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The ‘Shia Crescent’ and Middle East Geopolitics

The 'Shia Crescent' and Middle East Geopolitics


In 2004, Jordan’s King Abdullah II used the term “crescent” to warn against the expansion of Iranian influence in the Middle East. This was later picked up by then Egyptian President Hosni Mubarak who said, in an interview with Al-Arabiya, that Shias in Iraq and across the Middle East “are more loyal to Iran… not to the countries they are living in.”

However, what King Abdullah II had meant was the possible disruption of the balance of power in the region. He never used the word “Shia” in a sectarian sense; he was rather referring to the political alignments and violent bloodshed that might result from such divides.

Lately, the same kind of “alarm” has being sounded by the Chief of Staff of the Jordanian Army, General Mamoud Freihat, who highlighted the dangers of an “Iranian Belt” which could create a territorial link between Iran and Lebanon via Iraq and Syria. In a recent interview with BBC Arabic, Freihat expressed Jordan’s concerns about the possible establishment of a “land belt,” or contiguous territory, between Iran and Lebanon.

Martin van Creveld, a distinguished military historian, once noted: “In the future, war will not be waged by armies but by groups whom today we call terrorists, guerrillas, bandits and robbers, but who will undoubtedly hit upon more formal titles to describe themselves.” Since that statement was written, the Middle East has indeed seen a huge proliferation of proxy wars, stemming from various non-state actors.

Sunnis in the Middle East look at what is happening (especially in Mosul in Iraq, and Aleppo and Raqqa in Syria) as a strategic war designed by Iran to secure a “Shia corridor” or an “imperial bridge” in the region. They also point to the “demographic change” being “engineered” to transfer the Sunnis out of their areas, whether in Syria or Iraq. To Shias, it is nothing but a battle against terrorism.

The “Shia crescent” brings the violence of the Sunni-Shia battles into our daily lives in new, unsettling ways, as if such terms (the crescent, corridors, the bridge, and so forth) are becoming a self-fulfilling prophecy. But measuring the phenomenon hardly tells us whether there is truth about its reality.

Those of us who take regional peace seriously face some important questions, among which is whether the policy findings emerging from statistical research still apply: that as national incomes increase, the risk of war declines. However, the Sunni-Shia divide predates the rise of nation-states or when conflict between Saudi Arabia and Iran started to surface. Thus, if fundamental policy differences among capable nations arise, then warfare over ideology or religion can also be resurrected.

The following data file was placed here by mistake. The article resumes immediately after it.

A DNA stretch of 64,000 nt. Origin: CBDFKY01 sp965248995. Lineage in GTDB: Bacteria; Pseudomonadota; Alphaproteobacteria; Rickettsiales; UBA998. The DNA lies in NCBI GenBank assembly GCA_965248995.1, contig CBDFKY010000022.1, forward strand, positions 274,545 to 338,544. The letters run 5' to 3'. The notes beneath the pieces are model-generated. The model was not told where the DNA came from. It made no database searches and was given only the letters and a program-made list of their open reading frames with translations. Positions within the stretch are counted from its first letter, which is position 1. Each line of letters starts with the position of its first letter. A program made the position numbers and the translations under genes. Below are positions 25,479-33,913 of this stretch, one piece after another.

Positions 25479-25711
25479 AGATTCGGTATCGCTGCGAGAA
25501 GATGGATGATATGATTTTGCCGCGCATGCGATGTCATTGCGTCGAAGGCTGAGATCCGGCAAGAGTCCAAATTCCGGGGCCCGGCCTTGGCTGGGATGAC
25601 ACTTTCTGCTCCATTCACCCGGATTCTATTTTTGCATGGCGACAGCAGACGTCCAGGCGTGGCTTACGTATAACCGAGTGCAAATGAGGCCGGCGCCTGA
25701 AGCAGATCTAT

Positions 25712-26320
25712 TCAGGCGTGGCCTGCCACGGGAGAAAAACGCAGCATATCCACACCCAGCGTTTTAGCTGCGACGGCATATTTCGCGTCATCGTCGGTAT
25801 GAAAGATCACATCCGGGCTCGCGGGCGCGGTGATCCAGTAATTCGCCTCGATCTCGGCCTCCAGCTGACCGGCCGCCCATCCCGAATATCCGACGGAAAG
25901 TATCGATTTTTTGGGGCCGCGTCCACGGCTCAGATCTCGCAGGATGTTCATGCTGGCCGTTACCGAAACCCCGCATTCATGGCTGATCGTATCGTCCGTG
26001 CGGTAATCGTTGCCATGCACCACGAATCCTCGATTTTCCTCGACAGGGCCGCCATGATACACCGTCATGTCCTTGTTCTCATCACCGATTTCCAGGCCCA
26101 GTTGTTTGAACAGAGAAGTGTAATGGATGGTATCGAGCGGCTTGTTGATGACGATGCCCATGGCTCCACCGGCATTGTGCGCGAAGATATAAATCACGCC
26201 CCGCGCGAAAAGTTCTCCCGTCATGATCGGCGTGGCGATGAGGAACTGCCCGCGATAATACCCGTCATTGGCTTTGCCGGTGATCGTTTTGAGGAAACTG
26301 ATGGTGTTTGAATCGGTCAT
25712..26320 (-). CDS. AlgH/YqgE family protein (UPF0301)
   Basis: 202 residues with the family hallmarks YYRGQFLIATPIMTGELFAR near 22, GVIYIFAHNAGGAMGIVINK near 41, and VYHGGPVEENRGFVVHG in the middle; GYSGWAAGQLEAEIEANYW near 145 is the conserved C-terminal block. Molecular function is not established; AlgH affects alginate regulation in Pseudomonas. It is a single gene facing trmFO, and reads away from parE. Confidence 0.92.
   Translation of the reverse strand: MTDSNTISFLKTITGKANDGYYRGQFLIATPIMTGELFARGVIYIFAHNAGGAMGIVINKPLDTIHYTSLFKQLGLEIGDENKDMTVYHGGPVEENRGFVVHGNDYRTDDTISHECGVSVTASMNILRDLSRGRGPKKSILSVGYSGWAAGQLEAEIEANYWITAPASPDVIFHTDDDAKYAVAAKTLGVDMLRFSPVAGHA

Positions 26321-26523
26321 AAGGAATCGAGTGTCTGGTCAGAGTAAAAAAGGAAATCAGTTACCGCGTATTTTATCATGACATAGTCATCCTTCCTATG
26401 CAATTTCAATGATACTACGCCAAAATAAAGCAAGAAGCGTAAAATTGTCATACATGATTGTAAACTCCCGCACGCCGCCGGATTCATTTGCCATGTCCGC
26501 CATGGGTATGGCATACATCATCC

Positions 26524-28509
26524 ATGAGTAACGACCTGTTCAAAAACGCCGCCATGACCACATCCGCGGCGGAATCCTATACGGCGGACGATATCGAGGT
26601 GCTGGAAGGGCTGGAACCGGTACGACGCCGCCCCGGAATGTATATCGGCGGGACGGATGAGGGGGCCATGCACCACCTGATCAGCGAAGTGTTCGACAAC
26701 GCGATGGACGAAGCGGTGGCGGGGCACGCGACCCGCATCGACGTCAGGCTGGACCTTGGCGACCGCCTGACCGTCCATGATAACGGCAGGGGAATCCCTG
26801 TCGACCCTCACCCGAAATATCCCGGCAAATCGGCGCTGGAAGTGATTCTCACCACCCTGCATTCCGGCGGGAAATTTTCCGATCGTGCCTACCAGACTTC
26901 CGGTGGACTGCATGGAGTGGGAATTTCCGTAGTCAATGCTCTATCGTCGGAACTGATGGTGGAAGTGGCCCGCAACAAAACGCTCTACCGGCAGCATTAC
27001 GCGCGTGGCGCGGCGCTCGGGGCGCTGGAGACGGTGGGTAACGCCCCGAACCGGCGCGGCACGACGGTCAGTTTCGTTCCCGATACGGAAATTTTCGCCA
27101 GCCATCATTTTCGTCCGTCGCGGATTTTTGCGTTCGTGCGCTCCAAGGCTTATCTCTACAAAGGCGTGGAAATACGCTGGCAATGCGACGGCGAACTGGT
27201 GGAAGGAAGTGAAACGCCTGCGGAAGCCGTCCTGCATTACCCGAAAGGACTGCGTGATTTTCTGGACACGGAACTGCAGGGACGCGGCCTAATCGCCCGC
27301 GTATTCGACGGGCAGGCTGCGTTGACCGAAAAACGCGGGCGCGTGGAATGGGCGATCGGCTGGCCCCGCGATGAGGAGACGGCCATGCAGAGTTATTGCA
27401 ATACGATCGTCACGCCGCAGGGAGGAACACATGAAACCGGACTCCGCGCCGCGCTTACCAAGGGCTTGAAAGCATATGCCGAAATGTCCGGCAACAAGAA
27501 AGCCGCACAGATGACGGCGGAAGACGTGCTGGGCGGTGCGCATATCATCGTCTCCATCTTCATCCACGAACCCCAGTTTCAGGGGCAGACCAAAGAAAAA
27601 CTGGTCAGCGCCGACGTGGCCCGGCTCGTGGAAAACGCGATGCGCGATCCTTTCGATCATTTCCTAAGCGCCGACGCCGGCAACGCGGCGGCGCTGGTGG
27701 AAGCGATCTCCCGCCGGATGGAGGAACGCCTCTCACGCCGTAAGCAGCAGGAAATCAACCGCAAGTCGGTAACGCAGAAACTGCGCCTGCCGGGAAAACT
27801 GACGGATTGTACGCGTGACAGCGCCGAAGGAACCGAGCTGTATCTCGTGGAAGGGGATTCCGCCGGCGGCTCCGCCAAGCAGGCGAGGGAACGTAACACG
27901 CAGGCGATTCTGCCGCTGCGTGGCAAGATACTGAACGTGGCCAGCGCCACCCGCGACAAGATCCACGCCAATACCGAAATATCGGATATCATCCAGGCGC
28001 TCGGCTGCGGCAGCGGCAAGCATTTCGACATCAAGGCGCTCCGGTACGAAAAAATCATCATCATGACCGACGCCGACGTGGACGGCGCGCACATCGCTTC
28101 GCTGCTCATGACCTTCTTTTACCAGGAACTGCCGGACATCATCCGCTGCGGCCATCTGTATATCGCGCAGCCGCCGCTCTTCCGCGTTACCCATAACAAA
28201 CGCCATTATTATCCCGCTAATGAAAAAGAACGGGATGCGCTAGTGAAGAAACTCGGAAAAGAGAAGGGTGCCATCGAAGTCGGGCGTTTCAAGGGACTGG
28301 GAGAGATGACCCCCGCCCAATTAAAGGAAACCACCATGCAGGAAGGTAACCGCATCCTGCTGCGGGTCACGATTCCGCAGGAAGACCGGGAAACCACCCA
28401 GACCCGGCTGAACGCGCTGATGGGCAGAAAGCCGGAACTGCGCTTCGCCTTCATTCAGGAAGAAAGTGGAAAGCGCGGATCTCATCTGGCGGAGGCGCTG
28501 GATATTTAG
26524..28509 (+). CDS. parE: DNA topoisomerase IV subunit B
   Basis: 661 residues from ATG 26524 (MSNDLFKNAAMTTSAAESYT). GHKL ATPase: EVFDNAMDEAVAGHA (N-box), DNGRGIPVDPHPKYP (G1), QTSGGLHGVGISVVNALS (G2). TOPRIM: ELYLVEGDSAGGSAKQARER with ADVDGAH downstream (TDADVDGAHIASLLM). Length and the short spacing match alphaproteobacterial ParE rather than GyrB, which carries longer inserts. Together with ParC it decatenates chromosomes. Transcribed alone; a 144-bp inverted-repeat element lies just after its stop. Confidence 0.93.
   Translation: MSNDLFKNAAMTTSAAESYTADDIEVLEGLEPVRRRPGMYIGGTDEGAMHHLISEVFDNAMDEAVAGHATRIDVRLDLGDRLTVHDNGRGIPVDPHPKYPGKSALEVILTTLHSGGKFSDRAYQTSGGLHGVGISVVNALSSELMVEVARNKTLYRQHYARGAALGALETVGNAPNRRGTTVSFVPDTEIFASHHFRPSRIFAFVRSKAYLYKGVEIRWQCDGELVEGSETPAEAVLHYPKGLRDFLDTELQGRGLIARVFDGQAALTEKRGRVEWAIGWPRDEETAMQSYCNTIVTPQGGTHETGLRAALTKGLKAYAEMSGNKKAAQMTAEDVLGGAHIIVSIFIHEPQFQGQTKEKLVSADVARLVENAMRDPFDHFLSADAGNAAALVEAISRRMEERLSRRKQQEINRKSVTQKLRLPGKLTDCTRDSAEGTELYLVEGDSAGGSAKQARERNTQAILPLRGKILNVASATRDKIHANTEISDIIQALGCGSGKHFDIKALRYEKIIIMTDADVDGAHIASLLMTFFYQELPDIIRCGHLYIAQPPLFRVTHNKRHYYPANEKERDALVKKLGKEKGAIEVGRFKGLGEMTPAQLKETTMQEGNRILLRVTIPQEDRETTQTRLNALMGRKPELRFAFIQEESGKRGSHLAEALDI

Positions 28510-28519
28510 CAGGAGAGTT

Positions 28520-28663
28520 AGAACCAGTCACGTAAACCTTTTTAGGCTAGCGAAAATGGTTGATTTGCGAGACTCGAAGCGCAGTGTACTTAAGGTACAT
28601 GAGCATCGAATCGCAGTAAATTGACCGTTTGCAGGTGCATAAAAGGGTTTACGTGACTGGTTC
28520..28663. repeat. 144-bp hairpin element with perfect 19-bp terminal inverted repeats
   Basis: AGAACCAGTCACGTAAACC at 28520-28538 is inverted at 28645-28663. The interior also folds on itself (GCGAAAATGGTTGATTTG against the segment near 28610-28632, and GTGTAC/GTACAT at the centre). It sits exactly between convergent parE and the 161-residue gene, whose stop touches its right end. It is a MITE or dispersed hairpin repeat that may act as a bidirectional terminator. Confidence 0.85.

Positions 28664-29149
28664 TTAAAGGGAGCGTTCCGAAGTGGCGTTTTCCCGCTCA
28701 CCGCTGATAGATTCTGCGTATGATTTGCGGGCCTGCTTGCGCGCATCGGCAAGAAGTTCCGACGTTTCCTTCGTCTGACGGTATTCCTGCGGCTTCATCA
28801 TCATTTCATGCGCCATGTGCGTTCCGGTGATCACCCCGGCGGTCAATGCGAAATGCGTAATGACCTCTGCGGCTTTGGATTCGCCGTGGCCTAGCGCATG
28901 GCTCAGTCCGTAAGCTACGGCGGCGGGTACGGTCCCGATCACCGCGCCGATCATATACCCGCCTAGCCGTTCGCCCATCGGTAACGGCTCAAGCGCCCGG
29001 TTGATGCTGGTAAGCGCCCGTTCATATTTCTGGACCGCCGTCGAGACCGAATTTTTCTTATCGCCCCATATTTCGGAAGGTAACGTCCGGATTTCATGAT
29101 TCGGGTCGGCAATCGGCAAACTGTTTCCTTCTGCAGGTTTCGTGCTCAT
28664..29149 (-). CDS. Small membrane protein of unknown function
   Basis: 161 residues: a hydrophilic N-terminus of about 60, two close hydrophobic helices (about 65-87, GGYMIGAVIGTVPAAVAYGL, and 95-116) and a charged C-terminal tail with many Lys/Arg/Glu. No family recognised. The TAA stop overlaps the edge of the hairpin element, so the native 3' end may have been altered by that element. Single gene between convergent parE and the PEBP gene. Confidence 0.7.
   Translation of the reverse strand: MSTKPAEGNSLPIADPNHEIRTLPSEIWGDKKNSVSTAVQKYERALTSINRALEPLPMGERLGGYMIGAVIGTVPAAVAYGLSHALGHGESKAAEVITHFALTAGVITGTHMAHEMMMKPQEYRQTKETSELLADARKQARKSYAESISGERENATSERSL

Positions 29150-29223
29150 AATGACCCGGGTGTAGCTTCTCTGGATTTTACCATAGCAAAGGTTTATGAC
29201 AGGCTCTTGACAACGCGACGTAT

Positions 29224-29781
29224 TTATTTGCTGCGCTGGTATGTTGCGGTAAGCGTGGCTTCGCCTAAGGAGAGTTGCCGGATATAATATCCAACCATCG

Maybe this is what King Abdullah II meant around a decade ago: that even if traditional geopolitical competition still plays a role, one has to take into account a significant and fluctuating number of non-state actors, motivated by various ideological or religious causes, mutating into new hybrid threats, and frequently shifting alliances among them.

But is war not a quintessential undertaking of the nation-state? Indeed, the relationship between the two was expressed in Professor Charles Tilly’s famous line, “War made the state, and the state made war.”

The two primary regional powers (Saudi Arabia and Iran) continue to project their geopolitical influence using their interpretations of Islam as instruments of foreign policy. The danger thus lies in the politicization of sectarian identities: such as picturing groups, like the Alawites in Syria and Zaydis in Yemen, to be orienting into the Iranian orbit and/or the Shia establishment, although these “new” Shia were previously considered heretics by Sunnis and most Shias themselves.

The Arab world has already decided to characterize Iraq, for instance, as an Iranian client-state; the Shia constituents as Iranian proxies; and the Alawites and Houthis as subsets of Shia. Whether Iran has influence over the region, such classifications and simplistic narration are ironically becoming instruments serving the continuation of wars. In fact, the “crescent” is helped by the way the Arab world has historically treated the Shia communities as threats to the regimes, not as citizens with national identity, natural rights and responsibilities.



Fadi A. Haddadin

Fadi A. Haddadin is a Jordanian economist and policy analyst who serves in the macroeconomic desk of Wikistrat and advises the MENA Council of Dubai on the economic and geopolitical aspects of the Middle East. He has worked at the Prime Ministry of Jordan, the Cato Institute (Washington D.C.), the World Bank (Washington D.C.), and the Aqaba Special Economic Zone Authority (Aqaba, Jordan). He currently blogs for The Times Of Israel on economic policy, policy matters, liberal thought, and Arab-Israeli affairs. He is also a regular contributor at Entrepreneur Middle East focusing on the literature and economics of entrepreneurship.

Haddadin was selected by the Heritage Foundation as a leading Public Policy Expert in Washington D.C. He is also a Charles G. Koch Fellow (2005). He was a regular commentator for BBC Arabic, Al Jazeera, CNBC Arabic, Al Hurra, and Jordan TV. His op-eds frequently appeared in many international and regional publications and newspapers. He also founded and managed his own private enterprises in the food and beverage sector.

Haddadin got his degrees from the University of Chicago, the London School of Economics, and the American University of Beirut, in addition to completing two executive degrees from Harvard University and Princeton University.

Areas of Focus: Economic Policy, Policy Analysis in International Affairs, the Middle East, and Africa.

Follow him on Twitter @PolicyFads